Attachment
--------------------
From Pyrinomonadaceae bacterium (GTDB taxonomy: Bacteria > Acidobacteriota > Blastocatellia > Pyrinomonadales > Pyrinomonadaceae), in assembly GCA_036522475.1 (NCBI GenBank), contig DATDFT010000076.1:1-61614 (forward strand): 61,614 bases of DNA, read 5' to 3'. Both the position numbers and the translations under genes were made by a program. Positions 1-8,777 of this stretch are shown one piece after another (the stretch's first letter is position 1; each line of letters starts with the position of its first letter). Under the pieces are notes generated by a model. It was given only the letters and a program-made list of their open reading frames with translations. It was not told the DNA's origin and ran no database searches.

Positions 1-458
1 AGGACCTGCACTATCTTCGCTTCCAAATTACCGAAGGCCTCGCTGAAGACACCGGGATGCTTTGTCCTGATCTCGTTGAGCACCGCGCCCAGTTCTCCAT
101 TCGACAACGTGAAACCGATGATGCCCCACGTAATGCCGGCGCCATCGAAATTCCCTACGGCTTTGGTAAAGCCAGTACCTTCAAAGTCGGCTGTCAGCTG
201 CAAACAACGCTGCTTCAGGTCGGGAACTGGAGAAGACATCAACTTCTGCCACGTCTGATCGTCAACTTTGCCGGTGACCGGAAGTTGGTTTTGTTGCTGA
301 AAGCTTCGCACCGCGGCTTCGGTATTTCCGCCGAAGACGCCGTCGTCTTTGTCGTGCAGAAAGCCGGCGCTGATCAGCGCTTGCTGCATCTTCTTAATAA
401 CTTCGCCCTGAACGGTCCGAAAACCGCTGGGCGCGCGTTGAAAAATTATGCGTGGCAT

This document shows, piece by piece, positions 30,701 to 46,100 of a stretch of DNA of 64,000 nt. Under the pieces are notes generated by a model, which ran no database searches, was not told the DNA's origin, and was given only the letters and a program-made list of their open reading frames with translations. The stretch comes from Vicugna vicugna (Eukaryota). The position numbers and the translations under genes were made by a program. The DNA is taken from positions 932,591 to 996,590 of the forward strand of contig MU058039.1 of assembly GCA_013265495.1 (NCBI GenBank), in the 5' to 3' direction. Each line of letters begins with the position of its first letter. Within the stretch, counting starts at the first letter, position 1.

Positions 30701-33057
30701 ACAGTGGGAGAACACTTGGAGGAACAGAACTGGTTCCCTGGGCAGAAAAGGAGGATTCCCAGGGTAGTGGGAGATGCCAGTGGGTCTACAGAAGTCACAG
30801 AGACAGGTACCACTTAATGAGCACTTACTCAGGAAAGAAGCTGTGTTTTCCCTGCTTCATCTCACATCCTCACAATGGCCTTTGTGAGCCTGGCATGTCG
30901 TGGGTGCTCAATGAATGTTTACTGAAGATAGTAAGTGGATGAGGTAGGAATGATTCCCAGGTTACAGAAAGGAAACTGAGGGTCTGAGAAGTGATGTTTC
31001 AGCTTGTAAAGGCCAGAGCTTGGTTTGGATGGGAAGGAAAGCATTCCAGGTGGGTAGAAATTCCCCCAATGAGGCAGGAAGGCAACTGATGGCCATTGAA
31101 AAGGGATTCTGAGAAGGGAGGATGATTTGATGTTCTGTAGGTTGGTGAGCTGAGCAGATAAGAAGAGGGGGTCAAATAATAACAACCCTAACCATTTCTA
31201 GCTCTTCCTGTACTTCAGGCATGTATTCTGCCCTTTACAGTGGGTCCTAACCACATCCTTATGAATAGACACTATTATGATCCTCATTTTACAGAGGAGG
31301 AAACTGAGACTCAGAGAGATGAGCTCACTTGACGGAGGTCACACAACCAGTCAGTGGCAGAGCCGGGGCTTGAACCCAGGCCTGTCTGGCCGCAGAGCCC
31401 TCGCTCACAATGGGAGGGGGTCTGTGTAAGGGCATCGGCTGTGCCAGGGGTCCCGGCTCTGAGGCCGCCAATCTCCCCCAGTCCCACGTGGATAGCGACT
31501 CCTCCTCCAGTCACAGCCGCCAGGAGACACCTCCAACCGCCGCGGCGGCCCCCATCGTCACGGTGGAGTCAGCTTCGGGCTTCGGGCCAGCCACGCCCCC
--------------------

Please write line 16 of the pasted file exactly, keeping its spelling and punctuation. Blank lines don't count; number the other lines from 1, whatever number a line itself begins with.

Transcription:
31301 AAACTGAGACTCAGAGAGATGAGCTCACTTGACGGAGGTCACACAACCAGTCAGTGGCAGAGCCGGGGCTTGAACCCAGGCCTGTCTGGCCGCAGAGCCC